Princess of the Sun
by Fabien Lemercier
- A European animated co-production adapted from Christian Jacq's best-selling novel invites younger audiences to discover the adventures of a princess and the not-so-young, the mysticism of Akhenaton
"From the heights of these pyramids, forty centuries look down on us." These words uttered by in a 1798 speech made by Napoleon in Gizeh aptly sum up the fascination these pyramids exerced on the spirits of ancient Egypt, a power of attraction that has existed for centuries and which has now been depicted in an animated film promised to be a big box-office success.
Unlike its Hollywood predecessor, The Prince of Egypt, the new feature by Philippe Leclerc (The Rain Children) – Princess of the Sun [+see also:
interview: Léon Zuratas
interview: Philippe Leclerc
film profile] – delves deep into the heart of the civilisation of the pharaohs.
Adapted from the novel, La Reine Soleil, by French writer and keen Egyptologist Christian Jacq, whose books have sold millions worldwide, Princess of the Sun sets out – through the guise of the spellbinding adventures of a princess and a young boy her own age – to explore an unusual character and one deserving of an adult audience’s attention: the mystical Akhenaton.
During his reign over Egypt from 1355 to 1337 BC, Akhenaton led a religious revolution by establishing the monotheistic cult of the sun god, Aton. The pharaoh ordered the destruction of the images of countless ancient gods and weakened the power of any priests who stood in his way, accusing them of heresy and of forming an alliance with the head of the army. During the same period, the Hittite armies were threatening the borders. This rich history provided scriptwriters Gilles Adrien and Hadrien Soulez-Larivière with an ideal background for their script but, because of the film’s young target audience, they chose to focus the story on the adventures of Akhenaton’s daughter, Akhesa.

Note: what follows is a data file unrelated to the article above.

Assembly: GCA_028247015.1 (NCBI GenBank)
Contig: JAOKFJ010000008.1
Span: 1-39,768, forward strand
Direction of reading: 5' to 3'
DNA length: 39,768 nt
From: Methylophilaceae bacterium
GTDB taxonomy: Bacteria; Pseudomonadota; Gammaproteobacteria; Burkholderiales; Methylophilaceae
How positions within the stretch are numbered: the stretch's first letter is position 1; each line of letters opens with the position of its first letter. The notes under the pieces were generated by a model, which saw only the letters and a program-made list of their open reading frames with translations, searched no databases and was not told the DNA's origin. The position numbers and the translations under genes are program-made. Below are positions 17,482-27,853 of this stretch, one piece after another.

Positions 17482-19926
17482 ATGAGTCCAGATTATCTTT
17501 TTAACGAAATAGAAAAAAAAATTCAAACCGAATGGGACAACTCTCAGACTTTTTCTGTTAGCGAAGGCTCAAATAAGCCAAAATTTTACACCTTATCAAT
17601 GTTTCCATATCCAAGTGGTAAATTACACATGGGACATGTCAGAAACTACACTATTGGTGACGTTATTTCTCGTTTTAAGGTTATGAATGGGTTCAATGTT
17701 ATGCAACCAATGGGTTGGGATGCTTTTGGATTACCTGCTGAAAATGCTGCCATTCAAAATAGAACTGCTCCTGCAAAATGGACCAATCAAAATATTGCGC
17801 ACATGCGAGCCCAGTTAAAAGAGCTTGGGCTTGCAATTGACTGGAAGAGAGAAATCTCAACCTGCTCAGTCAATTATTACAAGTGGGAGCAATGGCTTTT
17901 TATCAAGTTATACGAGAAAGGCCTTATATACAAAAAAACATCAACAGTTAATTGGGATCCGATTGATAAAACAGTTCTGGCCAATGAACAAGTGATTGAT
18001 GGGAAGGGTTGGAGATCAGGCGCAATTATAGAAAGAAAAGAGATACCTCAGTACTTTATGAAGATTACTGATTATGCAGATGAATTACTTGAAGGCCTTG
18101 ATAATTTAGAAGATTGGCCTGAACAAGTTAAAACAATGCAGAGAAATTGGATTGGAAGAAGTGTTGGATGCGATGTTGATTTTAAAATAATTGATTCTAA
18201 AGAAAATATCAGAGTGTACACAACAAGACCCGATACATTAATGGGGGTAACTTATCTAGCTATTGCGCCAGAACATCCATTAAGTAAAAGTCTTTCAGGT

The young teenager – abandoned by a father who has dangerously disassociated himself with the management of his country and leads a lonely life of madness as a hermit in his City of Sun – flees to Thebes to seek help from her mother, Nefertiti, who leads a reclusive life in another region in Egypt. Along with Tut (the future Tutankhamen), the young princess braves danger on a journey where the two are confronted with Nile crocodiles, burning desert dunes and mercenaries. The adventures make the two children grow up quickly as they race against the clock to save the pharaoh, and Egypt.
These adventures interspersed with humour aside, Leclerc’s art lies in bringing fantastic and supernatural touches to the mysterious Egyptian mythology. Telepathy, the voyage of the pharaoh to the next life and moments of pure magic lend Princess of the Sun a dreamlike dimension, while strictly adhering to the adventure narrative and the "historical" content.
Produced in 2D form, the superbly attractive designs by Britain’s Neil Ross strengthen the film, which can be interpreted on various levels. The sketch-like style on an area of flat colour is combined with a rich palette of colours, a sharp eye for detail and discreet symbols, while the architecture of the pyramids and the temples facilitates this "occult" approach.
Another of the film’s strong points is the music by modern jazz artist Didier Lockwood who provided an adventurous mix of oriental music, among others, and rhythm and blues and drew inspiration from Debussy, Fauré and Ravel; a mixture not unlike the production of the film itself, headed by Belokan Productions who, under difficult conditions (see interview), sought co-production partners in France, Hungary and Belgium.
(Translated from French)
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